Tip: When it comes to negotiating benefits, do your research (just as you would with salaries) to see what people are being offered at the company in question, in your industry and even with competitors. This will give you more of a case when you go to negotiate and won’t make your requests seem ridiculous. Also, be mindful of existing company policies. For instance, if your company has a strict policy around a benefit, you don’t disregard their policy when you make your negotiation request.
Lesson 3: Exceed expectations and make yourself invaluable
Once you get your foot in the door at a new employer, you want to show them why they hired you. You also want to prove why they should reward you with bonuses, raises, and promotions by exceeding expectations. Essentially, your goal should be to make yourself an invaluable resource to your company.
For every job I ever worked, this was a goal of mine. I came into work every day, put my best foot forward, took initiative and made sure that I learned what I needed to excel at my role. I asked questions, asked for and gave feedback, brought my ideas and suggestions to the table and always over delivered on every project I worked on even when I knew I didn’t have to.
Don't wait for your dream job
Even if you are not at your dream job, it’s still important to do your best work and be your best self. Why? Well, you’ll be positioning yourself for your dream job when the opportunity presents itself. You would have already developed the habits and consistency around doing excellent work. Plus in the meantime, you’ll be positioning yourself for advancement where ever you are currently.
Tip: Ask for frequent feedback from your boss. It could be through a monthly formal or informal check-in but make sure you are getting feedback and know what your boss is thinking about your performance.
When I was employed full time, I planned a monthly 15-minute check-in with my boss to discuss how I was performing. I asked if there were any areas of improvement I could work on or additional projects I could take on or contribute to. This meeting made my boss aware of how serious I took my job and kept me top of mind when it came time for bonuses, raises, and promotions. In addition, my boss began to advocate for me through the company because he was confident in my ability to deliver.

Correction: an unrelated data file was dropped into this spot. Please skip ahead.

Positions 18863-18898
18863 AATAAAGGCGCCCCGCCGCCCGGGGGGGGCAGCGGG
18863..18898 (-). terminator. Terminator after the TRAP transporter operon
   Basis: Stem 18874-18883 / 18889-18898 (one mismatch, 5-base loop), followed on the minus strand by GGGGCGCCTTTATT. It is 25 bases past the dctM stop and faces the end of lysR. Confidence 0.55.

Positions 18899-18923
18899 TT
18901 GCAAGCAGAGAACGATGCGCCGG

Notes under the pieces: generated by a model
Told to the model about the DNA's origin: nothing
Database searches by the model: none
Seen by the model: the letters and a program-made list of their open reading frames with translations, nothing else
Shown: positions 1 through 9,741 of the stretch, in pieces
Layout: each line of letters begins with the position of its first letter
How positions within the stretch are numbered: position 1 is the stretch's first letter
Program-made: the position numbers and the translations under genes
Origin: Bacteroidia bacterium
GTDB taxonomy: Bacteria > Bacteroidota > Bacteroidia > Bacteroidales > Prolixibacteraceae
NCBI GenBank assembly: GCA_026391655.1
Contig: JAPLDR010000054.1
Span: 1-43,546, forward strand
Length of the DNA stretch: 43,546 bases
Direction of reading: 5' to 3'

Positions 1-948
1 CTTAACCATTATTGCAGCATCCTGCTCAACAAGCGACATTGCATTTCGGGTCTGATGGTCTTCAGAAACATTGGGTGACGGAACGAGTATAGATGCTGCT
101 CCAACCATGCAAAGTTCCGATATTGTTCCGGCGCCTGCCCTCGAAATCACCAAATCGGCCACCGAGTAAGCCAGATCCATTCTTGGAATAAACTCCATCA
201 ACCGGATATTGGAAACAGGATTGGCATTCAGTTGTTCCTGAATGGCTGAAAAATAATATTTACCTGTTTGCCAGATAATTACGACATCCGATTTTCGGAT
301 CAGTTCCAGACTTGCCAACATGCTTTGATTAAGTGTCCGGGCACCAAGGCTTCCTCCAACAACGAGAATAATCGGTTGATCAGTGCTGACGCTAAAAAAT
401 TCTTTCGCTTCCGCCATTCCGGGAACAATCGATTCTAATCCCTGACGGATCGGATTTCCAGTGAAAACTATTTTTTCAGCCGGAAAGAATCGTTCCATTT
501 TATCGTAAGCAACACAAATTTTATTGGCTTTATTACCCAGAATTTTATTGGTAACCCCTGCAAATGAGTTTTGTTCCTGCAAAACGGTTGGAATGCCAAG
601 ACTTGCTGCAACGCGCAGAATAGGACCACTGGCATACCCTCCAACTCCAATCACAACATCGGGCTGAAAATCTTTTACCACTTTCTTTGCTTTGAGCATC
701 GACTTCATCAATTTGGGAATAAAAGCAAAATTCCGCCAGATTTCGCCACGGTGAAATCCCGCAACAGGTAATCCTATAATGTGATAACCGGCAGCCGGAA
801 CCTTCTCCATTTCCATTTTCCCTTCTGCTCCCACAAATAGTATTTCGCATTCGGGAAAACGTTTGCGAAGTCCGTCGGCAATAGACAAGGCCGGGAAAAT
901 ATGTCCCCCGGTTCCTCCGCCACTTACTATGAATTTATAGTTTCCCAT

Lesson 4: Never stop learning
Just because you are really good at your job doesn’t mean that there isn’t still room to grow. And just because a skill set does not directly apply to what you do today, does not mean it’s not valuable.
Everything I learned while working full time indirectly prepared me to be my own boss. I learned how to work on a team, how to develop systems and processes, project management and so much more. Today, they all apply one way or the other to what I do now in my business. If I had chosen to continue in my career, it would have applied to subsequent jobs as well.
Tip: Find courses, certifications, conferences, etc that you can leverage to improve your skillset. This will help you become better at what you do now and also at any job you take on in the future.
Keep these lessons in mind. They can make all the difference in helping you grow in your career and with increasing your income. Here’s to your career success!